“According to the current Copyright Law of China, the film products, video products and radio and TV signals all have loopholes, or there are places that are not protected. Can the problem be solved if sporting events are regarded as rebroadcasted products? This might not be the case.” Xu Chao explains, “We need to pay special attentions to a few legal aspects: First, the broadcasting right stipulated in Article 10 of the Copyright Law is limited to air broadcast. Wire broadcasting is excluded here; therefore cable television is a big loophole, not to mention the internet. Why was it stipulated like this? Because we were copying the relevant terms in the Berne Convention at that time, which stipulates that exclusive rights should be given to authors, including air broadcasting and cable or air rebroadcasting; however, there are actually no ‘cables’ when broadcasting. Second, video products do not have broadcasting rights, only reproduction right, distribution right, rental right and the right to be put on the internet. In this case, there is no point in talking about ‘air’ or ‘cable.’ Third, though the rights of broadcasting organizations include both air and cable rebroadcasting, the internet is not mentioned here. Therefore, the final solution is to perfect the law. The application of the law is actually another issue.”


Legal Protection and Adjustment of Interests

Some people believe that sporting events are programs for the public good, but there are also private interests and sectional interests in them. While maintaining the non-commercial purpose and raising people’s quality of life, sporting events will also inevitably cause the conflicts of interests between different entities, such as the conflicts between the monopolistic dominating media and other comparatively weaker demand sides. Therefore, it is necessary to balance the interests between the relevant parties at the same time while emphasizing intellectual property protection.

Professor Fei Anling thinks that an important premise for the discussion on the issue of sporting events programs is to treat them as an industry. Actually they have already been categorized as an industry in the national economy data of the National Bureau of Statistics. As to the legal problem of sporting events programs, we have to first consider what conflicts they are facing because the conflicts of interests are the roots of the legal problems. There are many conflicts surrounding the sporting events programs, some of which have already been buffered by the intervention of large quantities of advertisements. The conflict between different broadcasters in the division of the huge profit brought by the monopolized broadcasting is an important and major conflict which sporting events programs are facing at present and which has not yet arrived at the real balance point.

Professor Qu Sanqiang from the Law School of Peking University explains: “Sporting events are also a kind of cultural transmission. They have some elements of public entertainment, and they are related to very broad public interests. Presently, with the strength of science and technology, sporting events have enlarged their range of interests. This is the expansion of the private sphere into the public sphere. This kind of expansion requires a legal system to adjust in order to divide the interests. This is the nature of the problem. What kind of legal system can be used to adjust these interests? The first one that came into people’s mind is the copyright. They want to use the copyright as a ‘bottle’ to contain the sporting events so as to solve the problem of profit distribution. There is a saying that if you drip one drop of tomato juice into the sea, you can’t claim the whole sea. The core of the sporting events is the private right, but there shouldn’t be additional protection for such a right. The protection is too much for sporting events if they are categorized as film products, because in this way they are suspected of infringing upon the public sphere. They actually only deserve a comparatively weaker protection. It’s appropriate to protect them as a kind of collective work.”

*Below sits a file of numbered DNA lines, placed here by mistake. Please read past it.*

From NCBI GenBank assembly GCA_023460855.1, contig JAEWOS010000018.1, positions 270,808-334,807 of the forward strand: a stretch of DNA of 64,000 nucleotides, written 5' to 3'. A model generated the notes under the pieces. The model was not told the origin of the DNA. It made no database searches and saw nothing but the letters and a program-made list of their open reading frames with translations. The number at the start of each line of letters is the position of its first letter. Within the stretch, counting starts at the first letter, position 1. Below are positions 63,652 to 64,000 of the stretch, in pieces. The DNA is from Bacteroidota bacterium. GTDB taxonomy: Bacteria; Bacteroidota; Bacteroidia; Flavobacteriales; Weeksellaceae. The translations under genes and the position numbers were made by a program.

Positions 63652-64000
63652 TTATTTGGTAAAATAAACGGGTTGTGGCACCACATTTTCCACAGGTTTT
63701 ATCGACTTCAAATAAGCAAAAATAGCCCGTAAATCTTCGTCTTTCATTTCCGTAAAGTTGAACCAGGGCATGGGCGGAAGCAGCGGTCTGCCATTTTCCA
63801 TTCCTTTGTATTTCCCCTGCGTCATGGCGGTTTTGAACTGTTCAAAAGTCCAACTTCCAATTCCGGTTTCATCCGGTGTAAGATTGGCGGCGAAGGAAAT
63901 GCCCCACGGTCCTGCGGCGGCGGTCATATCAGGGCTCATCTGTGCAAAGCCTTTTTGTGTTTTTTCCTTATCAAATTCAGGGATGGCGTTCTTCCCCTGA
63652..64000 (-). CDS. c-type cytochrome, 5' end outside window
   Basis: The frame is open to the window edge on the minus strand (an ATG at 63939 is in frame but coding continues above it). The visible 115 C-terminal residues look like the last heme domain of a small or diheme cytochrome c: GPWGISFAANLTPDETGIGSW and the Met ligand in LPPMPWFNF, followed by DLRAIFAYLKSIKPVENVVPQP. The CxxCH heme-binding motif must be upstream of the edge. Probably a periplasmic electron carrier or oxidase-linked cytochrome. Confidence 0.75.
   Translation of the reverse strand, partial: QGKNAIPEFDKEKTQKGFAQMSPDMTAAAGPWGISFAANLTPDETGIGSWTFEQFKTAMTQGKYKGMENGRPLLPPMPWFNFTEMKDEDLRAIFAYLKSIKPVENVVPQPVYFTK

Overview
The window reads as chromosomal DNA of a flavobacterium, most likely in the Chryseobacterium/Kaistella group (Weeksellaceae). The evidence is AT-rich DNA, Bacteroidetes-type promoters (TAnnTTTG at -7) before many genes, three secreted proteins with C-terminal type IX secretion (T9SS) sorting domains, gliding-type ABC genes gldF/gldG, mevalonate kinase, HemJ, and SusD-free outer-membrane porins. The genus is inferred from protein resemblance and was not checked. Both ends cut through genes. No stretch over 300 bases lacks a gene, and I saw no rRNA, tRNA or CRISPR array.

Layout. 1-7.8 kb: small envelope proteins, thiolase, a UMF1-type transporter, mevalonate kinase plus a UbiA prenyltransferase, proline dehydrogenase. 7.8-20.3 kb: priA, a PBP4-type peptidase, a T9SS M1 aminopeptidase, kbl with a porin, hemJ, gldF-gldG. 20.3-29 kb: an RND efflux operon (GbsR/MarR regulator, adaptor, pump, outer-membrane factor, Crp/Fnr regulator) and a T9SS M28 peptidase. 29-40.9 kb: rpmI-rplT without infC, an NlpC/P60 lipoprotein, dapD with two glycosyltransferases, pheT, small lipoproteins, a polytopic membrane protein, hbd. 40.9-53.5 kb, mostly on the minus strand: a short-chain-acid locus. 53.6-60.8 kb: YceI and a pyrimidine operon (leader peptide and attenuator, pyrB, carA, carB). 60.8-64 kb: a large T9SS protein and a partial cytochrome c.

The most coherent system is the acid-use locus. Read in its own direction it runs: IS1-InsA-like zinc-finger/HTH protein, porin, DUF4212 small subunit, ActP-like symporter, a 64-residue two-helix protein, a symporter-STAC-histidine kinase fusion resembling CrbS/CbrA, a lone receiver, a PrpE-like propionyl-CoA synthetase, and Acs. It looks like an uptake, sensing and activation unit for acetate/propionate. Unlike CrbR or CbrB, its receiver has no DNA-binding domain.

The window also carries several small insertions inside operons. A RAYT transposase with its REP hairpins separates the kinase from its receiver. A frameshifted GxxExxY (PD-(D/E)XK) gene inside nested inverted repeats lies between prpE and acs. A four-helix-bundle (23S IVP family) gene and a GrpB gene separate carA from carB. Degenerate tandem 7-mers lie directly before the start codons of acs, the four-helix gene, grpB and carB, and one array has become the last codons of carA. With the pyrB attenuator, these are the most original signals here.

“The law can be changed. For the copyright, sporting events are a kind of new phenomenon and new problem. However, we don’t have to cut the feet to fit the shoes, and try our best to fashion the sporting events programs into something that can be put into the current legal framework. We can actually adjust the law through legislation, and try to find a more appropriate legal system to make the adjustments. There are two ways to adjust the legal system: one is to establish new laws; the other is to further interpret the current laws,” Qu Sanqiang further explains.

Indeed, it’s impossible to solve the legal dispute of the protection for sporting events programs in a short period of time, but what the industry people care more about is what the IP-related judicial and legislative institutions will do to solve this problem under the current situation that the stipulations in the current laws are ambiguous and sometimes even contradictory to each other.

(Translated by Snow Li)